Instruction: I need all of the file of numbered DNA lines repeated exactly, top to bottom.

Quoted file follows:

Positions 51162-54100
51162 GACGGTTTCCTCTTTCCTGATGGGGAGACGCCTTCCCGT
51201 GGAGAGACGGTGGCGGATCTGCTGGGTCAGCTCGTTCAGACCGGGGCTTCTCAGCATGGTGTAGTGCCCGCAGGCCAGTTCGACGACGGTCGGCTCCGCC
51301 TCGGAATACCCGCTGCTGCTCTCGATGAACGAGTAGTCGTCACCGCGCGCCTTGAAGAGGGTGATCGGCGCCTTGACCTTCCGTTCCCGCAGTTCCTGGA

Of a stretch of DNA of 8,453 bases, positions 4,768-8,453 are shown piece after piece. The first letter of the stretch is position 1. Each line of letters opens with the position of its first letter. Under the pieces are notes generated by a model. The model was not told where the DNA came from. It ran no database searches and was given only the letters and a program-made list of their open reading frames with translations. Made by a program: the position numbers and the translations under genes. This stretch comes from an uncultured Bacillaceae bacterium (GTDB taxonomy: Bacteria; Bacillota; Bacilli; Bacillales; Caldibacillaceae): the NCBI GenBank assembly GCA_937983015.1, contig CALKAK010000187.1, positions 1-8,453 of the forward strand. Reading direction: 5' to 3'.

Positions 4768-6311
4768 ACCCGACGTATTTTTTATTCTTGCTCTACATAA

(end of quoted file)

Positions 51162-54100
51162 GACGGTTTCCTCTTTCCTGATGGGGAGACGCCTTCCCGT
51201 GGAGAGACGGTGGCGGATCTGCTGGGTCAGCTCGTTCAGACCGGGGCTTCTCAGCATGGTGTAGTGCCCGCAGGCCAGTTCGACGACGGTCGGCTCCGCC
51301 TCGGAATACCCGCTGCTGCTCTCGATGAACGAGTAGTCGTCACCGCGCGCCTTGAAGAGGGTGATCGGCGCCTTGACCTTCCGTTCCCGCAGTTCCTGGA

Of a stretch of DNA of 8,453 bases, positions 4,768-8,453 are shown piece after piece. The first letter of the stretch is position 1. Each line of letters opens with the position of its first letter. Under the pieces are notes generated by a model. The model was not told where the DNA came from. It ran no database searches and was given only the letters and a program-made list of their open reading frames with translations. Made by a program: the position numbers and the translations under genes. This stretch comes from an uncultured Bacillaceae bacterium (GTDB taxonomy: Bacteria; Bacillota; Bacilli; Bacillales; Caldibacillaceae): the NCBI GenBank assembly GCA_937983015.1, contig CALKAK010000187.1, positions 1-8,453 of the forward strand. Reading direction: 5' to 3'.

Positions 4768-6311
4768 ACCCGACGTATTTTTTATTCTTGCTCTACATAA